I envy the writers who’ve always been free. The ones who eschew the market constraints of the publishing industry. The ones who don’t check the bestseller lists before deciding what to write based on what may sell. The renegades who smash the guardrails of genre and predictability to carve out literary roads of their own.
The first draft of my novel-in-progress drives me mad sometimes as I revise the climax, fill plot holes, and psychoanalyze my protagonist while second-guessing the story itself. I believe in it but wonder if anyone else will. Am I trolling in familiar tropes? Is this one of those “big books” that will catch the attention of agents and editors? I often long to climb into the minds of writers who shrug off convention to write without boundaries. I wonder if I’ve given myself permission to create without restraint.
If you want to read a novel that tackles the issue of race with equal parts tragic and comedic genius in a Richard Pryor and Chris Rock type mash-up wrapped in literary elegance, then check out The Sellout. Last month, Paul Beatty became the first American to win the coveted Man Booker Prize for that novel. The book is unabashedly unconventional and so is he. Eighteen publishers rejected his novel and a friend once told him he must write for weirdos, an assessment he dug in a way because it meant you needed unique literary tastes to dig his work.
There’s something reckless and unafraid about the way Beatty handles weighty issues of racism and tribalism, yet he has such expert command of language that you recognize right away you’re in the hands of a literary master. In interviews he’s given, Beatty talks about writing five pages and then revising multiple times and not being able to move beyond those pages until he gets them right. Knowing he labors over every word and doesn’t effortlessly crank out award-winning novels gives me solace. Still, I’m jonesing off his mojo, reading his work and trying to understand how he grew into his fearlessness.
The other creator I’ve been obsessed with lately is Tony Award and Pulitzer Prize winning Lin-Manuel Miranda. Ever since I experienced the musical, it’s been all about the Hamiltons for me. He took a man often glossed over and usually forgotten in the history books and breathed new life into his story, his legacy. Just like Alexander Hamilton, Miranda brings fresh ideas and innovative thinking to everything he touches. A traditionally told musical about the early years of our country with white men in white wigs portraying the founding fathers would have been passable, but probably not provocative and transformative. Think of the limitless creativity of Miranda who imagined telling the story through hip-hop music with all the swagger of men and women about to change the game through the vessels of African-American, Hispanic and Asian actors. Now that’s revolutionary.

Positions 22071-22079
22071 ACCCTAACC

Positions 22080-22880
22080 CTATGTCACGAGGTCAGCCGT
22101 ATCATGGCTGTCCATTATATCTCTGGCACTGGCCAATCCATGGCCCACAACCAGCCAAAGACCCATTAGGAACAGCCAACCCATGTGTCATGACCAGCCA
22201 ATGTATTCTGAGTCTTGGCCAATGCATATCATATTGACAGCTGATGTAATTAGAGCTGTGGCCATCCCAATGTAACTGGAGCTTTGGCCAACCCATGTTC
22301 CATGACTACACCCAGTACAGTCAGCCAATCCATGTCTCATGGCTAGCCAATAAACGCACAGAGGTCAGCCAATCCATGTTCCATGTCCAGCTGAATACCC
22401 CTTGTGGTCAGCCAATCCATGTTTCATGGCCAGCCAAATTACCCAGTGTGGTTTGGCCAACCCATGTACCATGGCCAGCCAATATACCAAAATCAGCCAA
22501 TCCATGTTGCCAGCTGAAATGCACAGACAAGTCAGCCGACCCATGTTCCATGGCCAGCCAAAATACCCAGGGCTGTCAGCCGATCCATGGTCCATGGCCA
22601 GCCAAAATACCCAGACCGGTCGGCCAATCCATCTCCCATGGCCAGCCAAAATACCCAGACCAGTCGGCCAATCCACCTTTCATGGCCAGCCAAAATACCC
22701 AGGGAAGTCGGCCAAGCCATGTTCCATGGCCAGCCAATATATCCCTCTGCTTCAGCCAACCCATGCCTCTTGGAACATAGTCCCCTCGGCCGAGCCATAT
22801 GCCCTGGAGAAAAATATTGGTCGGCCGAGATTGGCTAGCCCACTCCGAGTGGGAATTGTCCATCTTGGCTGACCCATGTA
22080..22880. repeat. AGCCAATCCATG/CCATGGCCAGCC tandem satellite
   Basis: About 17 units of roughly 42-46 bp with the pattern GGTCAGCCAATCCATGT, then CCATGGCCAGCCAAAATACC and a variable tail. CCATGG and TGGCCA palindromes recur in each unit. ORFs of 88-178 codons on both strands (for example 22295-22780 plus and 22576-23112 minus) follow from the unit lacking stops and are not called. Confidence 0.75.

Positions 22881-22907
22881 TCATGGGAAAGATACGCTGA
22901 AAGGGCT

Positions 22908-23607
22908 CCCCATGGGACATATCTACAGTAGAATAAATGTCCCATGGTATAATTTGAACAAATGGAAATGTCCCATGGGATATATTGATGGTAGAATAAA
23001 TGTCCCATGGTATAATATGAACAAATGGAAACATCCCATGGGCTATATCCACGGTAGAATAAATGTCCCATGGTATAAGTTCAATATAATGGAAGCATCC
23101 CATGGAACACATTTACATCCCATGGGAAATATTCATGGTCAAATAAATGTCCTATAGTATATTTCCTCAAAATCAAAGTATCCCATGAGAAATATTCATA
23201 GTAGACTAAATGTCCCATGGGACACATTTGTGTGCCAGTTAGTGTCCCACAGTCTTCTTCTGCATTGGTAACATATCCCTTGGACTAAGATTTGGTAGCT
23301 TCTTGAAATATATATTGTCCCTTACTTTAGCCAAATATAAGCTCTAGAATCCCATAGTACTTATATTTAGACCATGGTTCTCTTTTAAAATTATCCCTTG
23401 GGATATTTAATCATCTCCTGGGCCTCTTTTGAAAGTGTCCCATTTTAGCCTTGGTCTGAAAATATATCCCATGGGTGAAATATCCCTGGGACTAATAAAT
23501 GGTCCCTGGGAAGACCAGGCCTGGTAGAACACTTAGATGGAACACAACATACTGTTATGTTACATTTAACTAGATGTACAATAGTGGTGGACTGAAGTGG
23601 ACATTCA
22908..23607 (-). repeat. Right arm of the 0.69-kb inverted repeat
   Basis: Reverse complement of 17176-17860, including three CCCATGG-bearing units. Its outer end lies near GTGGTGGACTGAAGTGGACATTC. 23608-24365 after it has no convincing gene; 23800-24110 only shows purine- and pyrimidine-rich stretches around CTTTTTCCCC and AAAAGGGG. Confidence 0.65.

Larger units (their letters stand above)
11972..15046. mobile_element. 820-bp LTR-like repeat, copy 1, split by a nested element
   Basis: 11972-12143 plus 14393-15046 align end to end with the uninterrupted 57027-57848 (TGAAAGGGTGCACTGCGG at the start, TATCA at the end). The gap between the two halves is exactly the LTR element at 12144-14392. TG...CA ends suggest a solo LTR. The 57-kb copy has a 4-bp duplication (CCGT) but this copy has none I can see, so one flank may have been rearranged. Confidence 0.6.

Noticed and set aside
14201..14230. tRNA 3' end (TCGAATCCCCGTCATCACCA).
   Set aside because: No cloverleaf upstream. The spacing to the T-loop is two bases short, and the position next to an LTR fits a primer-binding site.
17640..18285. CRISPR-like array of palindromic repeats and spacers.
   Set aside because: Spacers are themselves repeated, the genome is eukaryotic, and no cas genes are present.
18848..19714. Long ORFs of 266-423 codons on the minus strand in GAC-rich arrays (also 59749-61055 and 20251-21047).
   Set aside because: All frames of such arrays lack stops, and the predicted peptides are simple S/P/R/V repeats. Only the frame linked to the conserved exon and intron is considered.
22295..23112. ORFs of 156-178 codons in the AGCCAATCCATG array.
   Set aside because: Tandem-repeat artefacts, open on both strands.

In every literary pursuit, there are conventions of the genre. I know that the type of novel I’m writing should be around 80,000-90,000 words and since this is my first one, I plan to stick to those guidelines. Miranda, however, wrote a nearly three-hour musical that critics warned was too lengthy, but he chose not to shorten it and advises writers to trust their instincts.
Another lesson Miranda teaches us is to open our eyes to see our stories in new ways. Sometimes, we have to go deeper into our characters’ lives to fully understand their histories, their motivations, the desires that consume them and the flaws that cripple them and ultimately make them human. If we wrote about Hamilton in our fourth grade social studies class or for American History in high school, we’d likely spin the tale of a founding father who established our economic system that led to our current banking structure. That’s true, but it doesn’t explore the nuance and the complexity of the man. Miranda told the rich story of a scrappy immigrant from a broken home, a brilliant man whose ambition and stubbornness would be his triumph and his downfall.
Slowly, I’m unshackling myself as a writer, learning the rules of the craft and the business of publishing so I can break a few along the way. Not to be different, but to give myself the freedom to create stories and characters that surprise and delight me. Stories that may never sell, much less win awards, but ones born of my full creativity and imagination.
Nancy E. Johnson is a senior communications leader with an Emmy-nominated, award-winning journalism background. She contributed to O, the Oprah Magazine which published her personal essay in the November 2015 issue. Nancy serves as secretary for Mystery Writers of America Midwest Chapter and is an active member of the Women’s Fiction Writers Association. When she’s not reading, writing or pontificating about politics, she’s running and eating chocolate, sometimes at the same time. The Chicago native is writing her first novel.